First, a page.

And the food! I’ve had the chance to eat some truly wonderful dishes on this current adventure. I’ve tried to stick to reasonable restaurants – can’t get away with (for example) $100 plates, even if it is business travel – but I’ve found some truly outstanding Japanese food, some wonderfully faithful French brasserie fare, and even rediscovered a taste for the Dutch kroket. I can’t wait to get home and try to recreate some of the dishes I’ve had (mental note: Pavlova).
This trip has been a good chance for me to reset personally. I have a nasty habit of taking on everybody’s problems as my own if I’m not careful – the end result that I worry not only about the massive amount of stuff I cope with at work, but also Christine’s classes, joint pains, and Jason’s schooling. The result? I’m happy but generally left feeling overextended and without any energy. Being gone for this long has forced me to not worry about all that – and short of a thoroughly sprained ankle, the family hasn’t fallen apart without me. There’s a lesson in there somewhere.
In other news, I am working on chroniclng my culinary adventures of the year. Back in January, I began keeping a written journal of my efforts – successful or not – to broaden my culinary skills. By “working on”, I mean that once in a blue moon I sit down and have the patience to transcribe my notes into something that I can publish here. Writing this will hopefully be a bit of a motivation to kick myself into gear and get that done.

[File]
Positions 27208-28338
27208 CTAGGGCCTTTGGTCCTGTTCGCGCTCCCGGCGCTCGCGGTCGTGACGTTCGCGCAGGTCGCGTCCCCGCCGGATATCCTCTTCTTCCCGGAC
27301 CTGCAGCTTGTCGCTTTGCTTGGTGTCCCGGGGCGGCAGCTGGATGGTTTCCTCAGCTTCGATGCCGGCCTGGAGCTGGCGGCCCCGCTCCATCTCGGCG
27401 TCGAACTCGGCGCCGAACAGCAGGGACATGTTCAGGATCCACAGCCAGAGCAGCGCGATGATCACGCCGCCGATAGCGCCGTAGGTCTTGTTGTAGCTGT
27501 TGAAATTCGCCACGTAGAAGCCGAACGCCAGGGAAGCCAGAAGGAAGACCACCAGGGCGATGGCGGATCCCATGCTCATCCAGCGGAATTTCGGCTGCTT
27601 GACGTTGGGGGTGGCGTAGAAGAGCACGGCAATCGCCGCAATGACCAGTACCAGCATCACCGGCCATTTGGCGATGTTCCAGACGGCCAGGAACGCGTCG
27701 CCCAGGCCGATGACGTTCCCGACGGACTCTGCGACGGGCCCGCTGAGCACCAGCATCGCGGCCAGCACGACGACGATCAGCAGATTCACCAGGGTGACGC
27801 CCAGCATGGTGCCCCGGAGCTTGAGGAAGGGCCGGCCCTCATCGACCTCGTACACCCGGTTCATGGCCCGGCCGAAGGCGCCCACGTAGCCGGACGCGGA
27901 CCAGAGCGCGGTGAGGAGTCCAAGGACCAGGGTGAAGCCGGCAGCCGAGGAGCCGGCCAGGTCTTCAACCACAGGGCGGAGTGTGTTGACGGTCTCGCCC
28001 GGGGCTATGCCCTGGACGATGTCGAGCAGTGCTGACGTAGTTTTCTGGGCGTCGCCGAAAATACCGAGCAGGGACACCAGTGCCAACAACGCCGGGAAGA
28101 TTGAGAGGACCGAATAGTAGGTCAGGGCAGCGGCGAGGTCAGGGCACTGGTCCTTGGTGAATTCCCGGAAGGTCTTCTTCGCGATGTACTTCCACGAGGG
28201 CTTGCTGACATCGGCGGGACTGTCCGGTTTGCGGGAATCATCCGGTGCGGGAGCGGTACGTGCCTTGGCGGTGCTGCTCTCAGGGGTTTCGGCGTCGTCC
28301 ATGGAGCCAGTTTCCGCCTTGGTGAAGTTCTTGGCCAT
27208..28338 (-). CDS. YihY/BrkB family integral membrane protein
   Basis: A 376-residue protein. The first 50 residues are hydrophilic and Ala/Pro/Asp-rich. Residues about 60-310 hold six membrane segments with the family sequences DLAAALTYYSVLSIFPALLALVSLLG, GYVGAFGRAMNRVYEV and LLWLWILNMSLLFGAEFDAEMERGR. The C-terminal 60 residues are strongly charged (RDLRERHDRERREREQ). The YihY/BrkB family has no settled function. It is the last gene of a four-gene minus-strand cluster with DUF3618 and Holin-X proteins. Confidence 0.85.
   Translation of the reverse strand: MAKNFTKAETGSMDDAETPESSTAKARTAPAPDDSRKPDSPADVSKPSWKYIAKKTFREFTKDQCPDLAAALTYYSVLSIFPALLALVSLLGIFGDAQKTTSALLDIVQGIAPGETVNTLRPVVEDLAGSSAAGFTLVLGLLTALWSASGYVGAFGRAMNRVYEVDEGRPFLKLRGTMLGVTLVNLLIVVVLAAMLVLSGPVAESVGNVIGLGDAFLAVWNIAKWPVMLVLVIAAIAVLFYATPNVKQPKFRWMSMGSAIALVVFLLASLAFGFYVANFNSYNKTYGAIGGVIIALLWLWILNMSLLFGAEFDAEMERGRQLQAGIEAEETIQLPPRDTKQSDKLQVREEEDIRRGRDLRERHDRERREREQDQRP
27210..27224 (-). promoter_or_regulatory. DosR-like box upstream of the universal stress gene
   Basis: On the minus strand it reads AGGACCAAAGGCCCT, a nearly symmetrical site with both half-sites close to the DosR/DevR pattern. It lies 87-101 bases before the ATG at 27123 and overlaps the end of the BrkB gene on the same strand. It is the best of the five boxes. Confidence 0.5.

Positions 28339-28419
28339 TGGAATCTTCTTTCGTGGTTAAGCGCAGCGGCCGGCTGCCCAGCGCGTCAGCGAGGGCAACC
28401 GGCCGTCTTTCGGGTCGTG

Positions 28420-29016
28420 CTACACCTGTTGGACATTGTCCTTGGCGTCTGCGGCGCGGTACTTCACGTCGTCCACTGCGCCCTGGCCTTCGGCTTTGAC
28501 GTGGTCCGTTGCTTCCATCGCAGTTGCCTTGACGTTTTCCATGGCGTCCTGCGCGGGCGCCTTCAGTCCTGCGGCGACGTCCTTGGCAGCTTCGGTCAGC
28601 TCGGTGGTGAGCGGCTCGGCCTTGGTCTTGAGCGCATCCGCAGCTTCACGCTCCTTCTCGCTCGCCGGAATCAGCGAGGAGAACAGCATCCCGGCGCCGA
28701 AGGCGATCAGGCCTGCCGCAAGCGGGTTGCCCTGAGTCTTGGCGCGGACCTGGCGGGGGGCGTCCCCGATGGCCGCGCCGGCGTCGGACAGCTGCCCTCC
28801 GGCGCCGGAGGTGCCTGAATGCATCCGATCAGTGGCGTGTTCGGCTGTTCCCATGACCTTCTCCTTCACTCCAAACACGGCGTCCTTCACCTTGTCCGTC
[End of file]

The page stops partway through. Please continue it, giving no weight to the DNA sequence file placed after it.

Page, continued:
Inspired by the new copy of The Cook and The Gardener (Amanda Hesser) sitting next to me, I realised that I also owe a few people now some glimmer into my cookbook reading list. In order to manage the volume – if I kept all the cookbooks in the kitchen, then we’d have no counterspace left (same with coffee cups, incidentally) – I’ve had to organize into sections and rotate titles in and out depending on their usefulness. I’m doing this off the top of my head, but it roughly falls into the following sections, with a few sample titles:
- Food Reference – On Food And Cooking (Harold McGee), Cookwise (Shirley Corriher)
- Methods and Techniques – Complete Techniques (Jacques Pepin), The New Making of Cook (Madeleine Kamman), The Cook’s Book (ed. Jill Norman)
- General Cookbooks – The Joy of Cooking, The Cook’s Bible
- Spotlight – French – La Bonne Cuisine de Mme. Saint-Ange (trans. Paul Aratow), Mastering the Art of French Cooking (Julia Child), Glorious French Food (James Peterson)
- Spotlight – Slow Cookers (sadly, can’t think of any – this is more of an aspirational section rather than the well-worn titles)
- Spotlight – Baking (a.k.a. Christine’s Favorites) – The Betty Crocker Cookbook
I need to give more of these proper writeups, driven by the question I got last week – “What book do you give the man who doesn’t like to use recipes?” (short answer – see the techniques section above). This was followed closely by: “You take cookbooks to read on trips? Wow! Your wife must be really happy that you can cook so well.”